July 12, 2011

Book Review: Turn of Mind by Alice LaPlante

Posted in Book Reviews tagged , , , , , at 9:34 am by The Word Jar

Alice LaPlante’s new novel Turn of Mind opens with retired orthopedic surgeon Dr. Jennifer White unsure of where she is. Sixty-four years old and suffering from Alzheimer’s, Dr. White studies her surroundings and uses social cues to figure out she’s in a police station. As she is being read her rights, she realizes something bad has happened. Although she doesn’t understand things at this point, she soon finds out her best friend, Amanda, has been murdered. Because four of Amanda’s fingers have also been surgically removed, Dr. Jennifer White is the main suspect.

The history of Jennifer and Amanda’s friendship unfolds through Jennifer’s faltering memories. As she remembers the many times she was able to confide in Amanda, Jennifer is genuinely saddened by Amanda’s death and upset that her failing cognitive abilities prevented her from helping her friend. At other times, recalling the numerous instances when Amanda schemed to reveal Jennifer’s devastating personal secrets, claiming such revelations would help Jennifer live a better life, she is secretly relieved that Amanda can do no more damage. Their friendship was a shining example of “Keep your friends close; keep your enemies closer.”

LaPlante uses Dr. Jennifer White as an unsettling narrator. Jennifer’s first-person narration gives readers a unique insight into what it could be like to suffer from Alzheimer’s—finding people in your house you don’t recognize, coming back to the present in a place you don’t remember being just minutes before, losing your dignity in a facility staffed by people who view you not as a person, but another chart to be maintained. Readers share in Jennifer’s increasing confusion and memory loss, highlighted by exhilarating memories of successful, delicate surgeries and marred by increasingly erratic and violent episodes when Jennifer doesn’t know where she is or whom she is with.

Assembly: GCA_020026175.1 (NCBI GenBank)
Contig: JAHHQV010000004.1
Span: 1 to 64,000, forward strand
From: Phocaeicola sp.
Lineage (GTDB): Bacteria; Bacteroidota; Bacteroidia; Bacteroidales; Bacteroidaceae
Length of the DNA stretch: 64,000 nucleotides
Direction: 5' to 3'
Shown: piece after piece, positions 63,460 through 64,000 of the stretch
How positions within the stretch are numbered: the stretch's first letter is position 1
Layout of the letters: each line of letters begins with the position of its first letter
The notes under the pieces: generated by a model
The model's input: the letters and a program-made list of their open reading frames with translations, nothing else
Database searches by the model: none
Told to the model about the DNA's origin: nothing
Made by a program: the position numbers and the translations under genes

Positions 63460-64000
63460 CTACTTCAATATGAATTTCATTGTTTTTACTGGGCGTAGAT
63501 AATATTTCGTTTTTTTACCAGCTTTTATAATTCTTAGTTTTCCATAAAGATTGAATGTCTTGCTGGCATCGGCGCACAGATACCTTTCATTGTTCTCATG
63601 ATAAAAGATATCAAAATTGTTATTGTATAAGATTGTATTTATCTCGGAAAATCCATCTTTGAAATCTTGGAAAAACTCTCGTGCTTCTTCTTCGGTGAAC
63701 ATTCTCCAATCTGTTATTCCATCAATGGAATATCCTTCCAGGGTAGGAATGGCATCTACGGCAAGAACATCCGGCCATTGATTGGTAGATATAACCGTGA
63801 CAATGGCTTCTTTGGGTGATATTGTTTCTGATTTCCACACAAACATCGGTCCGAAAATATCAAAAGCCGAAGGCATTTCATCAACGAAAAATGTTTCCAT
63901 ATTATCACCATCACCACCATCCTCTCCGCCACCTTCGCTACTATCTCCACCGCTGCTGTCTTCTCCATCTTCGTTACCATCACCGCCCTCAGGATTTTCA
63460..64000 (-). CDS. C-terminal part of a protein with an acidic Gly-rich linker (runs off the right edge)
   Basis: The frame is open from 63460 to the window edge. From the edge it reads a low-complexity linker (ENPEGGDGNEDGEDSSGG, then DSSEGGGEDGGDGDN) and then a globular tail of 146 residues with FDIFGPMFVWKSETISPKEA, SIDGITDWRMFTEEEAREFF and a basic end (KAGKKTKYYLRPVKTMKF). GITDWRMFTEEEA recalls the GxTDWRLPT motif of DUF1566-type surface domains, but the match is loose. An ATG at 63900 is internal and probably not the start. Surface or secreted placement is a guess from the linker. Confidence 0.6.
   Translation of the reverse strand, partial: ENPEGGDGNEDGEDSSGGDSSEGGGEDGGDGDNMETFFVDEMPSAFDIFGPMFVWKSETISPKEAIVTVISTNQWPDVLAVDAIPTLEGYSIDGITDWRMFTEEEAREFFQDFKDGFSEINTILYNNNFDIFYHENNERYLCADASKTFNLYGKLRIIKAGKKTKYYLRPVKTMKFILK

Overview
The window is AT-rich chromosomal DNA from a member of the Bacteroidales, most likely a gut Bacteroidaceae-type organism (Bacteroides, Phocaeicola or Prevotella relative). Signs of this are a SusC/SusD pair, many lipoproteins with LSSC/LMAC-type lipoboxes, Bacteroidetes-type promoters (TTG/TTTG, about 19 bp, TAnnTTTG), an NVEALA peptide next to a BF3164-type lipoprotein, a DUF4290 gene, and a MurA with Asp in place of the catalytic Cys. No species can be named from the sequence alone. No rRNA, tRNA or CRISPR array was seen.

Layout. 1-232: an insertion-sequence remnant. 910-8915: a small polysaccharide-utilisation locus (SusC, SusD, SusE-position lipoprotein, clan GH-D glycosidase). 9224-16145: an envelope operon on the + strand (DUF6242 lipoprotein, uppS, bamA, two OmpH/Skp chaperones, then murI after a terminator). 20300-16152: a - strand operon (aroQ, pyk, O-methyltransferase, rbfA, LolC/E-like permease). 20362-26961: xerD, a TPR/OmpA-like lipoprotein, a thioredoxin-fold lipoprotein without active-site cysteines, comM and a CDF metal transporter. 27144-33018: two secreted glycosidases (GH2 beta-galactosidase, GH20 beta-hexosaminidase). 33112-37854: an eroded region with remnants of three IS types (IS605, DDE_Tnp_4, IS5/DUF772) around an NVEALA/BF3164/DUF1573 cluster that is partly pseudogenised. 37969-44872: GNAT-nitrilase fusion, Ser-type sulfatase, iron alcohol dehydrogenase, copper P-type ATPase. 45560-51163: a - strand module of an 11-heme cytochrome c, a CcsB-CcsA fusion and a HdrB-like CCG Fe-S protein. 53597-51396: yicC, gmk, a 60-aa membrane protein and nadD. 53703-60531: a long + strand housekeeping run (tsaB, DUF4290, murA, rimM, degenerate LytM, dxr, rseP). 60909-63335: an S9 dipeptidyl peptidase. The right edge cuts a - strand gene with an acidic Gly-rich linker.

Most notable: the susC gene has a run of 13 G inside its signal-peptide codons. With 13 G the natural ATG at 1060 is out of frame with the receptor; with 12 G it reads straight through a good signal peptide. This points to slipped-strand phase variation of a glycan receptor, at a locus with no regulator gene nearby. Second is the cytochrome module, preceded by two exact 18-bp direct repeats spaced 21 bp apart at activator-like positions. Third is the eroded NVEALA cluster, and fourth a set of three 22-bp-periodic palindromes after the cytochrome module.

Turn of Mind forces readers to be on their toes during this heart-wrenching, poignant descent deeper into Alzheimer’s. Afterall, how reliable can a narrator be when her recall is impaired? As Alzheimer’s grip on Jennifer’s mind becomes tighter, her lips become looser. She speaks her mind to people instead of trying to play along with social games she no longer understands. The progressive dementia eats away at Jennifer’s ability to maintain the lies surrounding Amanda’s murder. As readers go on this stunning, emotional journey with Dr. Jennifer White, they find that once Alzheimer’s strips everything away, only the truth remains.

(Review copy source: Atlantic Monthly Press via NetGalley)


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